It was a huge adjustment for Bryan and me after we moved here. We felt lost and misplaced for a long time. Now after 18 months, I have a list.
1. Tax-free living. For the first 9 months, especially when we’d make a big purchase I’d bellow, “and it’s tax FREE!” Don’t hate me for it.
2. Nightmare traffic is a 6-car line at the 4-way stop. No traffic lights, no roundabouts–nothing.
3. It’s quiet and peaceful, especially at night. At first I couldn’t get to sleep because it was too quiet here, now I can’t get to sleep in the metropolitan areas.
4. Genuinely nice people live here. There’s a lot of OLD people here, but they’re nice.
5. It’s brilliant to drive to Missoula and on the way spot bald eagles, hawks or falcons overhead on the way there. Watch out for the freakin deer a-go-go though.6. The local school district is in the Top 5 in America.
7. My husband’s total commute is just 12 miles both ways, compared to 1.5 hours before we moved here.
8. The opportunities for mountain climbing, biking and camping are endless. The mountain views are also breath-taking.
9. It’s virtually stress-free, living here.
10. We’re just a 4 hours’ drive from five of the best fishing places in America. Neither of us fish though.
11. I’m only 4 hours south of Canada. It’s calling my name. I want to go buy some British food so bad.
12. It’s safe. If I’ve accidentally left the front door unlocked overnight I don’t go throw up when I realise it. I still worry a little, but it’s not a huge issue now.
13. There are plenty of places locally to go float the river.
I remember from my last trip to England that a)Bangers and Mash is real good and b) so is Shepherd’s Pie. And in a little over two months time, I will have a chance to eat them again. Actually, I have B&M at home and I can buy Shepherd’s Pie at Jewel (Albertson’s to you guys out west) in the frozen foods. But it’s better in England, even though I’m not quite as fond of their Bangers as I am of our sausages here in the States. Bangers are a bit bland.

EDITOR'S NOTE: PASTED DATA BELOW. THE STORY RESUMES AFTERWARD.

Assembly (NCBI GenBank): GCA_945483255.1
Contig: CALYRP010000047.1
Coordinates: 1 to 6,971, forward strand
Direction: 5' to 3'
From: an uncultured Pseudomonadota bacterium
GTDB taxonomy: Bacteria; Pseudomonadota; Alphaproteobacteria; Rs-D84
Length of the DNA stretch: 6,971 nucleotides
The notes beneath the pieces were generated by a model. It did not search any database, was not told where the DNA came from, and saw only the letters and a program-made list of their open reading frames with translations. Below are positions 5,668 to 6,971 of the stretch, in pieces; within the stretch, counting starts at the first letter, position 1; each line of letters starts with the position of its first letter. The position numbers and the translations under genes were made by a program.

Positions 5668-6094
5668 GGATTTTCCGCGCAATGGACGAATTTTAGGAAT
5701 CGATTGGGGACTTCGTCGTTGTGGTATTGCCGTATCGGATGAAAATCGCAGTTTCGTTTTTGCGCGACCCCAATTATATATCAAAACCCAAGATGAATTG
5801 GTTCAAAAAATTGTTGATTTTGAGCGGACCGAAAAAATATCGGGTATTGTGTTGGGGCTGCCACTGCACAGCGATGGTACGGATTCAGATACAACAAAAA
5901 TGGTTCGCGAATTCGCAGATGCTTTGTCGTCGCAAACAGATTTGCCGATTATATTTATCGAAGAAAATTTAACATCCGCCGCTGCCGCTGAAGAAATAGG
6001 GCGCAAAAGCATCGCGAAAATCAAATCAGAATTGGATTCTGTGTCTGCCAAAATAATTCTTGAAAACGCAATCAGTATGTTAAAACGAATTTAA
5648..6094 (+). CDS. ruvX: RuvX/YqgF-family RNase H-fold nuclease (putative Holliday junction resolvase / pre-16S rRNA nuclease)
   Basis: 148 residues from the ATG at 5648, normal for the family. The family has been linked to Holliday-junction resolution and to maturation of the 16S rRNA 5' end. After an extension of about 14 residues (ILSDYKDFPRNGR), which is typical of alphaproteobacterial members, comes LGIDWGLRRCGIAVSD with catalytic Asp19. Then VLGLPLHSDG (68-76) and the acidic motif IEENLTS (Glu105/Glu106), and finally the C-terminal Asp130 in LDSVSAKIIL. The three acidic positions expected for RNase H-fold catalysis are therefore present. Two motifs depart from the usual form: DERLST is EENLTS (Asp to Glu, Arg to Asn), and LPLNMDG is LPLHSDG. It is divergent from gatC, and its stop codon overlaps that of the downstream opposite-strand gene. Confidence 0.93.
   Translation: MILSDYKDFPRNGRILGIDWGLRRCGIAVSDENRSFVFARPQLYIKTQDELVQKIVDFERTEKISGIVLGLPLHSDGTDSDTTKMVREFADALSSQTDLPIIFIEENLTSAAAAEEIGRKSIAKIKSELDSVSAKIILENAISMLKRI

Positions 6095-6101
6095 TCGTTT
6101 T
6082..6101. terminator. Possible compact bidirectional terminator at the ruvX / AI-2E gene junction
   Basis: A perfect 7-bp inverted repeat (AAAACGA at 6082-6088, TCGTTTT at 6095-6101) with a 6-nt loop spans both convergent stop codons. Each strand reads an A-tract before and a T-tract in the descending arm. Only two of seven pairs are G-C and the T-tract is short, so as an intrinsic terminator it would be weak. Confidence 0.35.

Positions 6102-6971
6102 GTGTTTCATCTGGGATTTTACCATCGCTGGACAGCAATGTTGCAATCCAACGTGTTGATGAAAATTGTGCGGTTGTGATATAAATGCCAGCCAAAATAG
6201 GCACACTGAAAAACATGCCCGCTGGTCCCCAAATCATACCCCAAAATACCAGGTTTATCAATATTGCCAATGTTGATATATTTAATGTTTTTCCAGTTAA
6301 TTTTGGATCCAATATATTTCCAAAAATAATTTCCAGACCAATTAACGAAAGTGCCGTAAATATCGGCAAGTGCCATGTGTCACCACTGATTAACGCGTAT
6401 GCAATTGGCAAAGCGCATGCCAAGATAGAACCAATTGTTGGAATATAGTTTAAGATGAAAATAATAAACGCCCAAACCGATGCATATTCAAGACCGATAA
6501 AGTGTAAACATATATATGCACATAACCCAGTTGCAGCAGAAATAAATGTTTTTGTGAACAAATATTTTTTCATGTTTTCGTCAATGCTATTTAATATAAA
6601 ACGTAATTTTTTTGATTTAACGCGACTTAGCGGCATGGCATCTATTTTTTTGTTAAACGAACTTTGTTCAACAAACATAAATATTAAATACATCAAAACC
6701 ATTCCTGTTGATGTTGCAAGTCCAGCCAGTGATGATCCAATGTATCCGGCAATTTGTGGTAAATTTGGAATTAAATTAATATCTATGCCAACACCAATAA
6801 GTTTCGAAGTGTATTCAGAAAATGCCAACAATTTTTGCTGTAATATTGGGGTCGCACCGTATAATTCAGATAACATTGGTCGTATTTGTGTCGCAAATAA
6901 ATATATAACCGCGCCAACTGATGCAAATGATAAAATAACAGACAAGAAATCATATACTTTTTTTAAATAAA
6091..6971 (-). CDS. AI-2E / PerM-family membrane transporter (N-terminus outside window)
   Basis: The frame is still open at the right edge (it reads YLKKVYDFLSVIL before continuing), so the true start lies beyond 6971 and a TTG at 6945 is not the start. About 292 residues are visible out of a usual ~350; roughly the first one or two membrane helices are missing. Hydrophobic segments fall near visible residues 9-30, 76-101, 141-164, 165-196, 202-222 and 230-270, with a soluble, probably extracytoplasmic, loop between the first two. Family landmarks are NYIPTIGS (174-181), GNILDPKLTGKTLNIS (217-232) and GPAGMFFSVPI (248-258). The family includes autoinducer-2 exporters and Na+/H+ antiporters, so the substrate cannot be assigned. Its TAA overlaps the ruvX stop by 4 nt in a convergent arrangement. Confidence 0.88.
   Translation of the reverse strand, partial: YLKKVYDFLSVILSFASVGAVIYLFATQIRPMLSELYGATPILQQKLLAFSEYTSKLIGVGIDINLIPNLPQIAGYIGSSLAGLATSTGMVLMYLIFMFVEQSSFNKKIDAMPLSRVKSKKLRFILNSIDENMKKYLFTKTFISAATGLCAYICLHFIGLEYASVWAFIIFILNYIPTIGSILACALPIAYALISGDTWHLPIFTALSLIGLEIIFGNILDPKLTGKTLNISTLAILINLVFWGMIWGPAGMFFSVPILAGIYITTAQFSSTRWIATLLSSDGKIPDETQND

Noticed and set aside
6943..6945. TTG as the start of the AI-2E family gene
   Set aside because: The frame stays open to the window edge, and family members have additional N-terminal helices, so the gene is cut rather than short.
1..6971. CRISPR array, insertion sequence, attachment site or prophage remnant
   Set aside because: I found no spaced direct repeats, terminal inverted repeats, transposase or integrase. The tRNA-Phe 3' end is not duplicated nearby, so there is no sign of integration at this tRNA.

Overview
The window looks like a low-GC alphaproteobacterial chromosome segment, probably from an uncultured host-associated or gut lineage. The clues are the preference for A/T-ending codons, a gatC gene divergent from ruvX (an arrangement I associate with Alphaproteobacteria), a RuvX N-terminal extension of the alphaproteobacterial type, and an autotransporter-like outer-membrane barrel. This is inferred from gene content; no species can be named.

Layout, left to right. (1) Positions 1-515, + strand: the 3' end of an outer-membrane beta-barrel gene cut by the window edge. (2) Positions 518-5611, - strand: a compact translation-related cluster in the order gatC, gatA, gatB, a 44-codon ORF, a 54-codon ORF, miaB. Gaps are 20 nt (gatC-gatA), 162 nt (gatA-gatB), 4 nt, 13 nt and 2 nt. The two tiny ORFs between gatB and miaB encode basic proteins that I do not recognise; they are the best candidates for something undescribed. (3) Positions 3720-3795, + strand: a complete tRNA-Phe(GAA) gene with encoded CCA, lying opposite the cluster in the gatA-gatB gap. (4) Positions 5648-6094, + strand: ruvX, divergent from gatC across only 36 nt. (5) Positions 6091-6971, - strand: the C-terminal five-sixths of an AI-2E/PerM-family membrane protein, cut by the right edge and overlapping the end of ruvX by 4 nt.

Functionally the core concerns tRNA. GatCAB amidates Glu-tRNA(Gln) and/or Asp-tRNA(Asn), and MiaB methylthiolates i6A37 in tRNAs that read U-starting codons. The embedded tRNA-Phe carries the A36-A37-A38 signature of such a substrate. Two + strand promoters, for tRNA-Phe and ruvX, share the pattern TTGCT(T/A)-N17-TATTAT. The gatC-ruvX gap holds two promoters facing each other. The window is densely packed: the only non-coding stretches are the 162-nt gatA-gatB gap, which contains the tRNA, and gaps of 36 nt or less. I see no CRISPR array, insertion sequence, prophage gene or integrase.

And I don’t lock my front door, either. Although I suppose I probably should.
Other than that – you win.
That top left picture could just as easily be Fife as it is Montana.
That’s the one good thing of my insane commute – Delaware is tax free. I usually wait to do all big purchases down there.
And except for the heavy traffic
Noise at night
totally stressful living
being 8+ hours from Canada
And needing to lock your doors as a way of life,
I live in a place just like you do.
Unbelievable! 13 more reasons why I’m totally envious of you. *sigh*
That’s why I live out in a rural place, too. I NEVER lock my doors.. I do lock car doors, sometimes, mainly in the summer, when we have more tourists and visitor’s kids. But, there’s no noise, no traffic, just peaceful. Worth any inconvenience..
Love the new site!
It’s all very well that the old people in montana are nice, but how do they smell? Or does the fact that you live in such a rural area negate the importance of that factor of quality of life?
Peace (and a grin,) Doc
Thanks for the invite to your new digs. I’ll certainly make an effort to drop by in my normal sporadic fashion.
You make Montana sound like a wonderful place for a country loving person. The one hitch is the cold. Well, there’s another hitch too – no local Wal-Mart.
Just got to ask if the penny was bright and gleaming? Can remember when my baby sister swallowed 7 dimes. Actually, the thing I really remember is Mom slicing and dicing until all of the dimes were accounted for. I envied her not for a moment.
Never did find the penny….lol
Thanks for letting me know where you “moved” to! You’re one of my favorites for sure.
Montana sounds lovely. Vermont can be nice, mostly in the summer. Right now it’s too cold! It’s also very expensive to live here if you can believe that. I sometimes wonder why I live here, but I don’t think I will forever. We’ll see I guess!
I’ll be back!